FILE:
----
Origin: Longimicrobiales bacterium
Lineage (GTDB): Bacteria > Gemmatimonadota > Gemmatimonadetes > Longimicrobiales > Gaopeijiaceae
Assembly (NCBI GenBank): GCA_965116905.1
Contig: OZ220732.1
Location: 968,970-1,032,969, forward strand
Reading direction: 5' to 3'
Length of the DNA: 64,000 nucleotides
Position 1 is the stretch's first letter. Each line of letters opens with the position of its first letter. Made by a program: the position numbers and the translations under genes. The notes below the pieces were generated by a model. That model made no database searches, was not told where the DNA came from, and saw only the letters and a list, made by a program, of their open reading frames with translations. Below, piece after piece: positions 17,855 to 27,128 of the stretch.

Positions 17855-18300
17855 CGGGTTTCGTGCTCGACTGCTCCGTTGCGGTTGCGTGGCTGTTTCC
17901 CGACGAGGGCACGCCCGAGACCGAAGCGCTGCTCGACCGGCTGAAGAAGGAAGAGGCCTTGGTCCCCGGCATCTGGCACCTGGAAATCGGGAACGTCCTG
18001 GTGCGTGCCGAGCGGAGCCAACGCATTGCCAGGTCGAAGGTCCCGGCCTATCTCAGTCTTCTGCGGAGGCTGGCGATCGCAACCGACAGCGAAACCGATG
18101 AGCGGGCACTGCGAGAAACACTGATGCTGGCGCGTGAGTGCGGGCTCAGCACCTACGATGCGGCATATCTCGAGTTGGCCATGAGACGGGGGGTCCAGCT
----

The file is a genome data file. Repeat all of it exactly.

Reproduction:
Origin: Longimicrobiales bacterium
Lineage (GTDB): Bacteria > Gemmatimonadota > Gemmatimonadetes > Longimicrobiales > Gaopeijiaceae
Assembly (NCBI GenBank): GCA_965116905.1
Contig: OZ220732.1
Location: 968,970-1,032,969, forward strand
Reading direction: 5' to 3'
Length of the DNA: 64,000 nucleotides
Position 1 is the stretch's first letter. Each line of letters opens with the position of its first letter. Made by a program: the position numbers and the translations under genes. The notes below the pieces were generated by a model. That model made no database searches, was not told where the DNA came from, and saw only the letters and a list, made by a program, of their open reading frames with translations. Below, piece after piece: positions 17,855 to 27,128 of the stretch.

Positions 17855-18300
17855 CGGGTTTCGTGCTCGACTGCTCCGTTGCGGTTGCGTGGCTGTTTCC
17901 CGACGAGGGCACGCCCGAGACCGAAGCGCTGCTCGACCGGCTGAAGAAGGAAGAGGCCTTGGTCCCCGGCATCTGGCACCTGGAAATCGGGAACGTCCTG
18001 GTGCGTGCCGAGCGGAGCCAACGCATTGCCAGGTCGAAGGTCCCGGCCTATCTCAGTCTTCTGCGGAGGCTGGCGATCGCAACCGACAGCGAAACCGATG
18101 AGCGGGCACTGCGAGAAACACTGATGCTGGCGCGTGAGTGCGGGCTCAGCACCTACGATGCGGCATATCTCGAGTTGGCCATGAGACGGGGGGTCCAGCT